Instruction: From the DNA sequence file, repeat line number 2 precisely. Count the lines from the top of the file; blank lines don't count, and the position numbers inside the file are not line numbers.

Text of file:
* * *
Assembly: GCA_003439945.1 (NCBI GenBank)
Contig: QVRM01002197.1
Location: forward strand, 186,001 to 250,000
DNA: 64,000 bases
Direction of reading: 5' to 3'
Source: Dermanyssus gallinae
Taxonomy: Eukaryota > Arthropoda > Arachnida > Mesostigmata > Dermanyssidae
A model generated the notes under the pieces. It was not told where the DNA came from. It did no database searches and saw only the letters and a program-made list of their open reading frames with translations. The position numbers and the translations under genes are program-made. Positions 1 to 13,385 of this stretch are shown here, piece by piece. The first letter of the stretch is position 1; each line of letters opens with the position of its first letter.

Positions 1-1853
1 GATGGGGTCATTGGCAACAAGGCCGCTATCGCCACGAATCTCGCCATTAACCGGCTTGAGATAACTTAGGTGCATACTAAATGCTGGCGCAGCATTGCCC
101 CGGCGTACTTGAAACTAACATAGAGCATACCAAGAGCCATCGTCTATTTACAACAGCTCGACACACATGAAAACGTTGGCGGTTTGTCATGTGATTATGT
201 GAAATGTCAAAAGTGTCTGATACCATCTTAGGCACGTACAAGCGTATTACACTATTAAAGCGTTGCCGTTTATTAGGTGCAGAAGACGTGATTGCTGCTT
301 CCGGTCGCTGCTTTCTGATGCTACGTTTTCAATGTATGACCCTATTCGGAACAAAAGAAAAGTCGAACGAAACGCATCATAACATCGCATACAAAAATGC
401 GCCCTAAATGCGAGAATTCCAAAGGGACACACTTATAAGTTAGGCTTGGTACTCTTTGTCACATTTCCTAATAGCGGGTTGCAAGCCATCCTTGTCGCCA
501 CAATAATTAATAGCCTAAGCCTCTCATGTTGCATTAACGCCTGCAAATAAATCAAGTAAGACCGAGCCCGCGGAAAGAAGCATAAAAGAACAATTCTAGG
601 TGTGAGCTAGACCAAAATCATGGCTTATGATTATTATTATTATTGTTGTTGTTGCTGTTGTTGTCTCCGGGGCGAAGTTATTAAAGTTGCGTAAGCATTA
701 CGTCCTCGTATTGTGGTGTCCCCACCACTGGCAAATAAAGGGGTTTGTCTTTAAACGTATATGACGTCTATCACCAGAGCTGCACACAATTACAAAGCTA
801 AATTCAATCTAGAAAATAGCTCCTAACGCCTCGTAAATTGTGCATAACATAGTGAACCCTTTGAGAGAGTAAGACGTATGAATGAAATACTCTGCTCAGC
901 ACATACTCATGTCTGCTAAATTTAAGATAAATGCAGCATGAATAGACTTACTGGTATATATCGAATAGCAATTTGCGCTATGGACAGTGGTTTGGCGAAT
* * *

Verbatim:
Contig: QVRM01002197.1